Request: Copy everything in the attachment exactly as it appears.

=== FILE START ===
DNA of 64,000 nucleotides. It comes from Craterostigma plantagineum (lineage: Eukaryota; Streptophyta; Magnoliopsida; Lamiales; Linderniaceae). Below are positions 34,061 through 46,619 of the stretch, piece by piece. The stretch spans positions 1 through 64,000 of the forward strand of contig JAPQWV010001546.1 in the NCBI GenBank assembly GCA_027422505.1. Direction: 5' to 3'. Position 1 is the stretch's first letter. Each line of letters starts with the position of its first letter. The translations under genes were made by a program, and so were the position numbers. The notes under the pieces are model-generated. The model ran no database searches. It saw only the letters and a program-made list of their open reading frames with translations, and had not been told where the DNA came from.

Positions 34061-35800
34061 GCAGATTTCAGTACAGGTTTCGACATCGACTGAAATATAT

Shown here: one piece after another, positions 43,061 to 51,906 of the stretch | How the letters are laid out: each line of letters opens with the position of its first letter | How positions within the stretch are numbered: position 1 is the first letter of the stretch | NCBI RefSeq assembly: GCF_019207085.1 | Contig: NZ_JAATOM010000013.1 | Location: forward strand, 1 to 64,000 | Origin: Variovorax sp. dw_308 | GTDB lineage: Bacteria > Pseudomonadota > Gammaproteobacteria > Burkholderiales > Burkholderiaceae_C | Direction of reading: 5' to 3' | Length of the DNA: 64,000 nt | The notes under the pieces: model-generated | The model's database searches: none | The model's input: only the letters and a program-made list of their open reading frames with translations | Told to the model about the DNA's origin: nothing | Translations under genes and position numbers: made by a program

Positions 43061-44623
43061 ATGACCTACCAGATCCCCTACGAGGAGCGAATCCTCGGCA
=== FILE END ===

DNA of 64,000 nucleotides. It comes from Craterostigma plantagineum (lineage: Eukaryota; Streptophyta; Magnoliopsida; Lamiales; Linderniaceae). Below are positions 34,061 through 46,619 of the stretch, piece by piece. The stretch spans positions 1 through 64,000 of the forward strand of contig JAPQWV010001546.1 in the NCBI GenBank assembly GCA_027422505.1. Direction: 5' to 3'. Position 1 is the stretch's first letter. Each line of letters starts with the position of its first letter. The translations under genes were made by a program, and so were the position numbers. The notes under the pieces are model-generated. The model ran no database searches. It saw only the letters and a program-made list of their open reading frames with translations, and had not been told where the DNA came from.

Positions 34061-35800
34061 GCAGATTTCAGTACAGGTTTCGACATCGACTGAAATATAT

Shown here: one piece after another, positions 43,061 to 51,906 of the stretch | How the letters are laid out: each line of letters opens with the position of its first letter | How positions within the stretch are numbered: position 1 is the first letter of the stretch | NCBI RefSeq assembly: GCF_019207085.1 | Contig: NZ_JAATOM010000013.1 | Location: forward strand, 1 to 64,000 | Origin: Variovorax sp. dw_308 | GTDB lineage: Bacteria > Pseudomonadota > Gammaproteobacteria > Burkholderiales > Burkholderiaceae_C | Direction of reading: 5' to 3' | Length of the DNA: 64,000 nt | The notes under the pieces: model-generated | The model's database searches: none | The model's input: only the letters and a program-made list of their open reading frames with translations | Told to the model about the DNA's origin: nothing | Translations under genes and position numbers: made by a program

Positions 43061-44623
43061 ATGACCTACCAGATCCCCTACGAGGAGCGAATCCTCGGCA